If plaintiffs cannot establish liability on the part of the parent companies and their agents, however, the question of whether plaintiffs can obtain liability against the parent companies would remain, since legal doctrine in Pennsylvania allows for plaintiffs to obtain liability for a parent company against a subsidiary in some instances. "[T]here is a strong presumption in Pennsylvania against piercing the corporate veil." Lumax Indus. v. Aultman, 669 A.2d 893, 895 (Pa. 1995). Still, "'a court will not hesitate to treat as identical the corporation and the individuals owning all its stock and assets whenever justice and public policy demand and when the rights of innocent parties are not prejudiced thereby nor the theory of corporate entity made useless.'" Good v. Holstein, 787 A.2d 426, 430 (Pa. Super. Ct. 2001) (quoting Kellytwon Co. v. Williams, 426 A.2d 663, 668 (Pa. Super. Ct. 1981)). A court will ignore "the corporate form . . . only when the entity is used to defeat public convenience, justify wrong, protect fraud or defend crime.'" Id. (quoting First Realvest, Inc. v. Avery Builders, Inc., 600 A.2d 601, 604 (Pa. Super. Ct. 1991)).

Pennsylvania courts have identified several "factors to be considered in disregarding the corporate forum": undercapitalization, failure to adhere to corporate formalities, substantial intermingling of corporate and personal affairs and use of the corporate form to perpetuate a fraud.

Advanced Tel. Sys. v. Com-Net Prof'l Mobile Radio, LLC, 846 A.2d 1264, 1278 (Pa. Super. Ct. 2004) (quoting Department of Environmental Resources v. Peggs Run Coal Co., 423 A.2d 765 (Pa. Cmwlth Ct. 1980)).

Defendants argue that plaintiff do not allege any facts in their complaint that would justify piercing the corporate veil. Defendants submit the affidavit of Christopher Pappaioanou, Vice President of Legal Affairs for Mesa Air Group, Inc. to support their contention that Mesa Air Group and Mesa Airlines are distinct corporate entities without the sort of intermingling of operations that would allow piercing of the corporate veil. (See Exh. F. to Defendants' Motion (Doc. 50-2)). Papppaioanou's affidavit, which is not challenged by plaintiffs, attests that Mesa Airlines, unlike Mesa Air Group, Inc., "is a common carrier in the business of air transportation of passengers and cargo for profit." (Id. at ¶¶ 7-8). Moreover, Mesa Airlines "hires its own employees and maintains its own customers distinct." (Id. at ¶ 8). Caroline B. Ray, Corporate Secretary for U.S. Airways, Inc., also supplied an uncontested affidavit that swears that U.S. Airways Group, Inc. and U.S. Airways, Inc. are separate and district businesses. (Exh. G to Defendants' Motion (Doc. 50-2)). The uncontested facts in the record establish, therefore, that Defendants U.S. Airways Group, Inc. and Mesa Air Group, Inc., are separate and distinct entities from their subsidiaries without an intermingling of operations. Piercing the corporate veil and imposing liability on those parent corporations for the actions of their subsidiaries would be inappropriate. Plaintiffs must provide evidence of the actual liability of these defendants.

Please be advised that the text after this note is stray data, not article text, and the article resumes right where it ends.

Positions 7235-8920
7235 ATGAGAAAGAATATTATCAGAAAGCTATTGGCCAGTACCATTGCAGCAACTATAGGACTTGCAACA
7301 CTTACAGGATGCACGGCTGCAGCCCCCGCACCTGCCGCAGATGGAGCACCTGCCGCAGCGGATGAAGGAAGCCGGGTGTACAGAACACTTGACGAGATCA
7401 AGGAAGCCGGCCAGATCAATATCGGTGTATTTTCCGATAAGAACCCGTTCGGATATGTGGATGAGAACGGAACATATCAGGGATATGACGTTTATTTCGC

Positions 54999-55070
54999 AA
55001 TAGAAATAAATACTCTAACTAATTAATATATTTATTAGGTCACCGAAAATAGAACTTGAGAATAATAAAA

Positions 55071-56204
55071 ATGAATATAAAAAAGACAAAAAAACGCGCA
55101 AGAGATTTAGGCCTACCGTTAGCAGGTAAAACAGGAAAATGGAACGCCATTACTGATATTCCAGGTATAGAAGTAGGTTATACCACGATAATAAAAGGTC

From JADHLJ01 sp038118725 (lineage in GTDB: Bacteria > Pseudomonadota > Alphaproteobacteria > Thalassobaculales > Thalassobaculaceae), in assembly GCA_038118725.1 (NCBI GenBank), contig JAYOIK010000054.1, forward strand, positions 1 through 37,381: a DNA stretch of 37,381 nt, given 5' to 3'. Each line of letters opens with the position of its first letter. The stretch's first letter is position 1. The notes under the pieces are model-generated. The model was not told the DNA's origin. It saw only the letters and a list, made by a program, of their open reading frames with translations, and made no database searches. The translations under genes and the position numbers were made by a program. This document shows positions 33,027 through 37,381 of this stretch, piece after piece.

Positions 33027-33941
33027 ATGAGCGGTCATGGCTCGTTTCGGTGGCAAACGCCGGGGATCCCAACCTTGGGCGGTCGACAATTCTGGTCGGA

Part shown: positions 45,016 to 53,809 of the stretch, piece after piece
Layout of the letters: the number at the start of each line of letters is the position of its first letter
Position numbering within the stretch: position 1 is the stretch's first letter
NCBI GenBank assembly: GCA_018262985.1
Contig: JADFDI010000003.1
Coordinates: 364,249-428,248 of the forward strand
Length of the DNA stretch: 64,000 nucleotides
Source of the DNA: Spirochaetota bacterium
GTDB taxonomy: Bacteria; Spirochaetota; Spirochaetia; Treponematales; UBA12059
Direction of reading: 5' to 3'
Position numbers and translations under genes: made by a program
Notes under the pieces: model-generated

Plaintiffs do not dispute that U.S. Airways Express is not a proper party to the suit. As such, the court will grant the defendants' motion on this point and dismiss U.S. Airways Express from the case.

iii. George Vass

Defendants argue that Plaintiff George Vass's claim for loss of consortium is derivative of Plaintiff Jacqueline Vass's claim. Since summary judgment is appropriate against Jacqueline Vass, summary judgment should be granted on George Vass's claims as well. The defendants agree that George Vass cannot maintain his claim if his wife's claims fail. The court has found, however, that summary judgment against Jacqueline Vass is not appropriate at this time. Accordingly, the court will deny the motion with respect to George Vass as well.


For the reasons stated above, the court will grant the defendants' motion with respect to Defendant U.S. Airways Express and deny it in all other respects. An appropriate order follows.


AND NOW, to wit, this 19th day of November 2009, the Defendants' motion for summary judgment (Doc. 50) is GRANTED in part and DENIED in part, as follows:

1. The motion is GRANTED with respect to Defendant U.S. Airways Express. The Clerk of Court is directed to dismiss that defendant from the case; and

2. The motion as to the other defendants is DENIED without prejudice to the defendants filing another motion for summary judgment that raises the issue of the sufficiency of plaintiffs' evidence that defendants breached the standard of care. The parties may conduct discovery on the issue of the standard of care during this period. The following case-management schedule shall now apply to the case:

1. Discovery closes on January 20, 2010;

2. Plaintiffs' expert report[s] are due January 20, 2010;

3. Dispositive motions are due February 10, 2010; and

4. Defendants' expert reports are due February 20, 2010.